The press also asked the Maya community's spokesperson comment on another issue brewing in Southern Belize.
News broke last week that the oil company, US Capital Energy, has applied to the Government of Belize to explore for oil in a part of the Toledo District that touches lands of 11 of the Mayan villages.
Back in 2012, it became very controversial when US Capital Energy got clearance to start oil exploration inside the Sarstoon Temash National Park. Their biggest adversary at the time was the NGO, SATIIM. SATIIM criticized the government for green lighting exploration in the wetlands of the Sarstoon Temash National Park, and the potential hazards to the aquatic environment of Southern Belize that the exploration could cause.
This time around, the Government had to get informed consent from the Mayan Villages, as a consequence of the very same CCJ judgment we told you about earlier. Today, the spokesperson for the Mayan communities completely disagreed with the "informed consent" that the Government got from the villages that could be affected by US Capital Energy's newest proposed production sharing agreement.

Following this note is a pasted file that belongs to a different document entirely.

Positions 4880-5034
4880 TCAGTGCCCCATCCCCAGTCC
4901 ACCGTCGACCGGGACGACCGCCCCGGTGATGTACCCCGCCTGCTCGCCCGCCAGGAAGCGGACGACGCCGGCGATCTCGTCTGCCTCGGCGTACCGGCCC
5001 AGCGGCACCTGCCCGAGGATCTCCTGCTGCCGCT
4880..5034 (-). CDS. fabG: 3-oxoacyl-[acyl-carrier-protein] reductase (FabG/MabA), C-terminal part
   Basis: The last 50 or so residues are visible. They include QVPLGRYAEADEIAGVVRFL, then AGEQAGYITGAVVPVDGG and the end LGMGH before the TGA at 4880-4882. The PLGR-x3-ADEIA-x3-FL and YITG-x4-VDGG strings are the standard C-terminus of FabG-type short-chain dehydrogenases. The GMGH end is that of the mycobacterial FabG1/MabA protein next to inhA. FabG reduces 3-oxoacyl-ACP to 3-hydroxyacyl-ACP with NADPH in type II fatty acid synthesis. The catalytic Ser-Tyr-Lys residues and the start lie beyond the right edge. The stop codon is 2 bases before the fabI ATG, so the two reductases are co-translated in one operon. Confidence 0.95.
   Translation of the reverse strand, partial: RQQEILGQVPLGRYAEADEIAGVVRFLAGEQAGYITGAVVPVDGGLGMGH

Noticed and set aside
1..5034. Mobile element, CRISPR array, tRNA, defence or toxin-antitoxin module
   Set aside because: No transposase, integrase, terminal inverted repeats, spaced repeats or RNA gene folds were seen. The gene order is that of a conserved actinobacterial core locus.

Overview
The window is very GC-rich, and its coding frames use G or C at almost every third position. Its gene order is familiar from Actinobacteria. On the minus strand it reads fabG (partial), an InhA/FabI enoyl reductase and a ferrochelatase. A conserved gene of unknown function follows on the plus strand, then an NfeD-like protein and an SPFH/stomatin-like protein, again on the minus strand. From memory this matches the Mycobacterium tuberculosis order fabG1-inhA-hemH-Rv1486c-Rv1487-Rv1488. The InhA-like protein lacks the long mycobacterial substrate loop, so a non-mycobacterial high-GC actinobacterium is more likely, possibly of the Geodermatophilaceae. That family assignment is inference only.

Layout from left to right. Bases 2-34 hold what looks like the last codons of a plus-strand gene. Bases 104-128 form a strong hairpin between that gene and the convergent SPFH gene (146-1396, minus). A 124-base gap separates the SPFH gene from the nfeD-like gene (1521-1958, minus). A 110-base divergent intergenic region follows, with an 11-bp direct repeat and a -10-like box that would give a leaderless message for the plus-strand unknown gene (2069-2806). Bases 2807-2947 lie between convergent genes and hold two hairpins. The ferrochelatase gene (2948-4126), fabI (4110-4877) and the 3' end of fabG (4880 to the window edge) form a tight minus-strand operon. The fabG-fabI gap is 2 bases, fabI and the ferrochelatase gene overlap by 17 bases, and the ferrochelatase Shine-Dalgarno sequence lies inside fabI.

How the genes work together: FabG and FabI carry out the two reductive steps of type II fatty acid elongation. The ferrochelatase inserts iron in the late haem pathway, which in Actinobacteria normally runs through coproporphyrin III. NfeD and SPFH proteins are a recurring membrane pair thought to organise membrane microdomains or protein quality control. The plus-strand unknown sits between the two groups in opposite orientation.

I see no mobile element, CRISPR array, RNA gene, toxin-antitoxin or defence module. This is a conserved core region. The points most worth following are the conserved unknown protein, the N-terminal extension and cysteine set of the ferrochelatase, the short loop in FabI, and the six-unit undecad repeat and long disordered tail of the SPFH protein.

We'll get to that, but first, here's an interview that Attorney General Michael Peyrefitte granted to our colleagues at Krem News last week on the consultation process:
Here now is Cristina Coc's comments from today, discussing the consultation process that the Government conducted with the Mayan villages:
Despite Coc's disapproval, AG Michael Peyrefitte insisted to us this evening, that they were meaningful, and his reports from the Solicitor General and the Deputy Solicitor General are that 10 out of the 11 villages have given written consent for the project to move forward.
He tells us that US Capital Energy would still have to get the green light from the relevant government agencies, such as the Departments of the Environment and Forestry, for this new PSA.